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The History of Zoysia Sod

Aug 1, 2012 | Turfgrass Products

In the past, we’ve told you the advantages of adding Zoysia sod to your yard. As a sod for your yard, Zoysia provides a soft-to-the-touch feel and attractive lush green coloring for your yard. But it is just as strong as it is soft, with a thick root structure and great drought tolerance, as well as natural chinch bug and chemical resistance. It also has a low growth habit, meaning it can form dense mats and mounds over low features. This is a nice contrast to other popular residential sods in Florida, like St. Augustine grass, which requires more fertilization and is more susceptible to insect and fungus damage.

The first type of hybrid Zoysia grass for residential use in the United States was released from the US Department of Agriculture Research Station in Maryland in 1951. Called Meyer Zoysia, the researchers working on this hybrid grass claimed that it had good turf quality and would also be a good seed producer. The grass originated in southeast and east Asia, north to China and Japan, and Australasia. It is a genus of creeping grass that was named for Austrian botanist Karl von Zois.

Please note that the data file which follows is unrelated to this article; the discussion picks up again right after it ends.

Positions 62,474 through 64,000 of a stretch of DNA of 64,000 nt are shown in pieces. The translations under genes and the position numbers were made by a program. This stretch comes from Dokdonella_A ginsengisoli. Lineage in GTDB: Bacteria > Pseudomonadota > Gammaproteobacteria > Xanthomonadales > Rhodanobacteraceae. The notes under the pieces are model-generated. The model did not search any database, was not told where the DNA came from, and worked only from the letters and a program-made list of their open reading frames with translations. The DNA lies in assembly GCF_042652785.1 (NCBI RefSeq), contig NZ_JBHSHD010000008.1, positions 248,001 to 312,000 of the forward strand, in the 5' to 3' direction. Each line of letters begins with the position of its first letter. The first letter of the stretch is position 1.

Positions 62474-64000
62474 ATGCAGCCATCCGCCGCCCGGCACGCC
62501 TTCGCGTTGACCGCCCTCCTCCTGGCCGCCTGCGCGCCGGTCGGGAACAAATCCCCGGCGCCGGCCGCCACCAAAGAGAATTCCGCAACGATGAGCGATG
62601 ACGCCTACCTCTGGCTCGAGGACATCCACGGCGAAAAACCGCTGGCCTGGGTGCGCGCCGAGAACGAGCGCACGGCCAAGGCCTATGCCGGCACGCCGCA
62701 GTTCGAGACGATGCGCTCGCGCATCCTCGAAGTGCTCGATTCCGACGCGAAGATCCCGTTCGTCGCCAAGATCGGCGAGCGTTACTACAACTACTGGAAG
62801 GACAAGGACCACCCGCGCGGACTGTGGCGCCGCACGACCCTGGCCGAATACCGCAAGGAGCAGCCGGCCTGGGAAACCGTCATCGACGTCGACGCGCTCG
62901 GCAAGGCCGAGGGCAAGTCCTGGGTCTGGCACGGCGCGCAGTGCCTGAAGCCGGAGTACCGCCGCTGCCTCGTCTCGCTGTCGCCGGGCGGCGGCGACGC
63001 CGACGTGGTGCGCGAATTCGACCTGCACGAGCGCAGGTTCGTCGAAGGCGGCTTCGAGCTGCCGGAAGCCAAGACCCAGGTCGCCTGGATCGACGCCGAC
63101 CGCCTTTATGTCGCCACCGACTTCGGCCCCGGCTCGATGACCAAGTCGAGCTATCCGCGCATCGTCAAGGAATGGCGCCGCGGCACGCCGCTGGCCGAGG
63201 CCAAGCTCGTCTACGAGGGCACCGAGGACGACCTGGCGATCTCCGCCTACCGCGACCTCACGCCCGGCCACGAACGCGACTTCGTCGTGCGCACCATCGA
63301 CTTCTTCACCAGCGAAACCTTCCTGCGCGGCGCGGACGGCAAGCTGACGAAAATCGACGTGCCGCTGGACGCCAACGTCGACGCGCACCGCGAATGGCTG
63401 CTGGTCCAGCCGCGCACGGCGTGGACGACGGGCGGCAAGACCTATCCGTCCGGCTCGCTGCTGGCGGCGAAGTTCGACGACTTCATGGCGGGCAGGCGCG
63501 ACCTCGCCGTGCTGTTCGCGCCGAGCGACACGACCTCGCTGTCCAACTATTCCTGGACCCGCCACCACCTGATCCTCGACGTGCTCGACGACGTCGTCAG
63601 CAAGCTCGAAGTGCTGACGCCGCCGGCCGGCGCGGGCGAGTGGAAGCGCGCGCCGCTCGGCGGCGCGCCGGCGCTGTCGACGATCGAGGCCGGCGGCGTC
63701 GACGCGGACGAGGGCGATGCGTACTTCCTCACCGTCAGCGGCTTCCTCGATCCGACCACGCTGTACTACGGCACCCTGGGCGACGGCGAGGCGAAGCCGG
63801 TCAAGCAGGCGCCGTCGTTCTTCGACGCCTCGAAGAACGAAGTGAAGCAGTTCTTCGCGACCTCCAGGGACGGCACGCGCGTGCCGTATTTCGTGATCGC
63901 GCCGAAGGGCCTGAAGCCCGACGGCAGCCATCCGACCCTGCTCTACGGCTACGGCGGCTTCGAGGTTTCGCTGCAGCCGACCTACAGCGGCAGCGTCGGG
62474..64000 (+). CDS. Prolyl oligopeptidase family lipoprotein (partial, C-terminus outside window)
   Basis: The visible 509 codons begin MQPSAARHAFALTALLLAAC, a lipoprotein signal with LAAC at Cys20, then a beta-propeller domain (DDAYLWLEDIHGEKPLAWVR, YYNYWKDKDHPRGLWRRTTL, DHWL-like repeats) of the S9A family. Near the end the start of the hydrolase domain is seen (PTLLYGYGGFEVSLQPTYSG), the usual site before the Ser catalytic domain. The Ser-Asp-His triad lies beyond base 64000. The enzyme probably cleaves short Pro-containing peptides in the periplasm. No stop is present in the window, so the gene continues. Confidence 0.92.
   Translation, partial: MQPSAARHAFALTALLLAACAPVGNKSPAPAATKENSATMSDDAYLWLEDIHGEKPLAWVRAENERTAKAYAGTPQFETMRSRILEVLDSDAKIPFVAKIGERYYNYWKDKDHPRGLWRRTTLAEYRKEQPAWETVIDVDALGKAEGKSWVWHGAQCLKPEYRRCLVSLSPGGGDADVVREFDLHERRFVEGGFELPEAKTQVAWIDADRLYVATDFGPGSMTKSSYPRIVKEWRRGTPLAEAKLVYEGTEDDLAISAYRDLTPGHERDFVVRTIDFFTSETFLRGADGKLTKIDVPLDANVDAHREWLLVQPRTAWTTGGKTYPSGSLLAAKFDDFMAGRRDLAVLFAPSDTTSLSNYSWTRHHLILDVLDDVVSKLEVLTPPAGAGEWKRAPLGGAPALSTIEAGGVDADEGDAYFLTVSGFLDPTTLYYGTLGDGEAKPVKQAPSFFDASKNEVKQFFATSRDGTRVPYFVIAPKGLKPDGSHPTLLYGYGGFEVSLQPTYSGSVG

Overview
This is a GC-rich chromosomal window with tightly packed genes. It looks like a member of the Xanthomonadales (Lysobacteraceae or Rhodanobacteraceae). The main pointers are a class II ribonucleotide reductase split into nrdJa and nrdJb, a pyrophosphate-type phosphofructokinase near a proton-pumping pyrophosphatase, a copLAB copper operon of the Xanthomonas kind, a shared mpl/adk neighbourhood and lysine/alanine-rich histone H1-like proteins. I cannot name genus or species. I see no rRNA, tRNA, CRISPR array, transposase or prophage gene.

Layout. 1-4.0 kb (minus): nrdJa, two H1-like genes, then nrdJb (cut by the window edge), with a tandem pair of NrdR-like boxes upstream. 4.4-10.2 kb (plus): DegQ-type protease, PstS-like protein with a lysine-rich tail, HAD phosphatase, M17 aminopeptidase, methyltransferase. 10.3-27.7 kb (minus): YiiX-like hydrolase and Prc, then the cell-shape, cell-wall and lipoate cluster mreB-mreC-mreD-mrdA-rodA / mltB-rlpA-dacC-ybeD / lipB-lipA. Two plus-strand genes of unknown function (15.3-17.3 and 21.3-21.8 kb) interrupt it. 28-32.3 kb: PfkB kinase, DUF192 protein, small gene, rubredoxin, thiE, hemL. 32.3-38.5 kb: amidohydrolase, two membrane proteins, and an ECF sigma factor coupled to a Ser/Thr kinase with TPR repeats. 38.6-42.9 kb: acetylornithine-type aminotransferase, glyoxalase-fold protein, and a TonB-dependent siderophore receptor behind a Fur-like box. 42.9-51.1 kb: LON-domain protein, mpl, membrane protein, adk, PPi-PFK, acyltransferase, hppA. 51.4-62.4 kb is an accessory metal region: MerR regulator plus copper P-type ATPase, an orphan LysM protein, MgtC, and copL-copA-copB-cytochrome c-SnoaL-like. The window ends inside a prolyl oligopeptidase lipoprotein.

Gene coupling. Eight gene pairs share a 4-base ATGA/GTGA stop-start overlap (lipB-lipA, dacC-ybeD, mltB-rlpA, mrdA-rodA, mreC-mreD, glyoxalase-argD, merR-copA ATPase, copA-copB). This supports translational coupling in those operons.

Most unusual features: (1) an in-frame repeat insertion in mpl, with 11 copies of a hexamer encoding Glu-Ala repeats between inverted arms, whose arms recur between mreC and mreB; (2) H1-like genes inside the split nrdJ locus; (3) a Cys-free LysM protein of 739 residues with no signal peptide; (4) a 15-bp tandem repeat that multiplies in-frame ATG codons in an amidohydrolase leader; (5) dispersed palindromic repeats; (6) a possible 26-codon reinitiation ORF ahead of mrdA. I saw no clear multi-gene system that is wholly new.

One of the major reasons it was brought to the United States and developed as a turfgrass was because it can tolerate a wide variety of temperatures, sunlight, and water exposure. Despite surviving most climates, it is actually most widely used for lawns in temperate climates, making it a perfect sod choice for the Central Florida area. It is also used for commercial purposes in golf courses, for the creation of fairways and teeing area. It is good for golf courses and other commercial properties as its deep roots help to prevent erosion on slopes, at it is good at repelling weeds throughout the year.